Your employees’ happiness and willingness to share the open positions, along with the positive impact that the company culture may have, can be your best employer branding strategy. And the best…it will cost you nothing!
Choose the right sourcing channels
Now that you have defined your needs, and you have created an appealing but realistic job description focusing on your needs, projects, and strengths, it is time to make the decision where to look for top tech talent. Your career website and LinkedIn are two of the most well-known platforms to post your new open positions, but think a bit further and take the next step.
When you post a job on LinkedIn ask your hiring manager and other team members to share it as well. Thus, “taking advantage” of the hiring manager’s and other team members’ network, you will be able to reach out to even more relevant talent (Word of Mouth). [Read – What is social HR? ]
I know someone who knows someone who may know someone else. – The Pooh Sticks (edited)
Build a partnership with strategic universities
Think of relevant universities. University job boards do not exist only for entry-level positions. Remember that most of the universities have also alumni groups.
Candidates with experience could be found there as well. If not, if your job description manages to gain the attention of one of the other members, be sure that he/she will share it with others. That’s the purpose of an alumni group, to help each other grow in their career by sharing knowledge and opportunities.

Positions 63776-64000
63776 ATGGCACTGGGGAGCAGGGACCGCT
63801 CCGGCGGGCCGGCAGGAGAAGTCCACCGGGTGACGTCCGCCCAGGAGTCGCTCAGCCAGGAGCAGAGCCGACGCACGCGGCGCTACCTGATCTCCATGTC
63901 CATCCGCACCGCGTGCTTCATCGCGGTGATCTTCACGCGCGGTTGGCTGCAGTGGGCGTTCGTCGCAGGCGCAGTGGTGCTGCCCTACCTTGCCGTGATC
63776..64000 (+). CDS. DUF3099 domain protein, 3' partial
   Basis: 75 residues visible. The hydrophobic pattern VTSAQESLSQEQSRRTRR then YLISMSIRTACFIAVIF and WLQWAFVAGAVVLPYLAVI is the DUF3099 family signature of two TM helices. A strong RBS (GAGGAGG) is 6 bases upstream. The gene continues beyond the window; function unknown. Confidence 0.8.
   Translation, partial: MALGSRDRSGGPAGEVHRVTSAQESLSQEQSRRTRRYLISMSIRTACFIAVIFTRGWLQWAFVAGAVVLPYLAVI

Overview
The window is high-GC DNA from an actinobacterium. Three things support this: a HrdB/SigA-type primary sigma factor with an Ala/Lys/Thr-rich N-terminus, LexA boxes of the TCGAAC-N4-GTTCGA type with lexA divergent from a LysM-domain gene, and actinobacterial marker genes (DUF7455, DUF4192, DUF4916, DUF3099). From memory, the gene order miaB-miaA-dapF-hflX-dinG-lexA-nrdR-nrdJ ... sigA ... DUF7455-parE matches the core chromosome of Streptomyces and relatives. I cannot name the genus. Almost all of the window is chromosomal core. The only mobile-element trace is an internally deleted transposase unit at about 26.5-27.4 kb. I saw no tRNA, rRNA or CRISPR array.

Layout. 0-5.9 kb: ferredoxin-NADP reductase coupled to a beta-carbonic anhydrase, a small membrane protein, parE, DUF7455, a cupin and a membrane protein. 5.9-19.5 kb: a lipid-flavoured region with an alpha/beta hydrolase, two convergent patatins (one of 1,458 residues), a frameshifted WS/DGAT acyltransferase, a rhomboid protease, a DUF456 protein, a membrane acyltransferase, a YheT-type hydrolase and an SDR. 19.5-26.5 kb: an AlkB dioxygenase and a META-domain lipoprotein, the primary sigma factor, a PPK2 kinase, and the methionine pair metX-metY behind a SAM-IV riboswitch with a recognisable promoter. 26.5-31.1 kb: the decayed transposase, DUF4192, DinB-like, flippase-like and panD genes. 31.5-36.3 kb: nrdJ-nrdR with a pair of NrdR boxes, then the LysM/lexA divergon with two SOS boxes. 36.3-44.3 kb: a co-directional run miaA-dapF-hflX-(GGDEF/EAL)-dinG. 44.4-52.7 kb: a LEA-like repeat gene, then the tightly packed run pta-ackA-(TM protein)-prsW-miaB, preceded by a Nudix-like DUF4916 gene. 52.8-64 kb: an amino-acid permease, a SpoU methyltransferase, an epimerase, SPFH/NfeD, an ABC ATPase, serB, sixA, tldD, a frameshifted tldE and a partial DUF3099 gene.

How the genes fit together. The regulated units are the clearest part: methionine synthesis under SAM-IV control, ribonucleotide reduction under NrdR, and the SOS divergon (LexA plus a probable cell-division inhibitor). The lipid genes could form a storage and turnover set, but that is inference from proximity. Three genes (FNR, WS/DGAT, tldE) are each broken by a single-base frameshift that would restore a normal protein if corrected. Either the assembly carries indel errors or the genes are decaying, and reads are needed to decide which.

Be proactive and start building partnerships in advance with universities where top tech talent study(ied). Make sure you hold a presentation in front of students and make sure you involve students in different case studies or coding exercises which will challenge them and convince them that you are an employer worth working for.
Take advantage of talent pools (use hackathons, talent assessment software)
“By 2020 1.3 million new U.S software jobs will require tech talent. But there will only be 400,000 new US computer science grads.” – Indeed blog
Supposing that you have followed all the steps mentioned above, your only remaining task now is to ensure you approach candidates with relevant experience, skills, and knowledge.
One way to do this is by taking advantage of existing talent pools. You may have your own talent pool, but sometimes it is not enough on its own. You can partner with third-party organizations which provide you with a platform where you can reach out to tech talent.
Companies such as HackerEarth can help you organize different hackathons where people from all over the world can participate and only the best ones will go into the remaining steps of the recruitment process.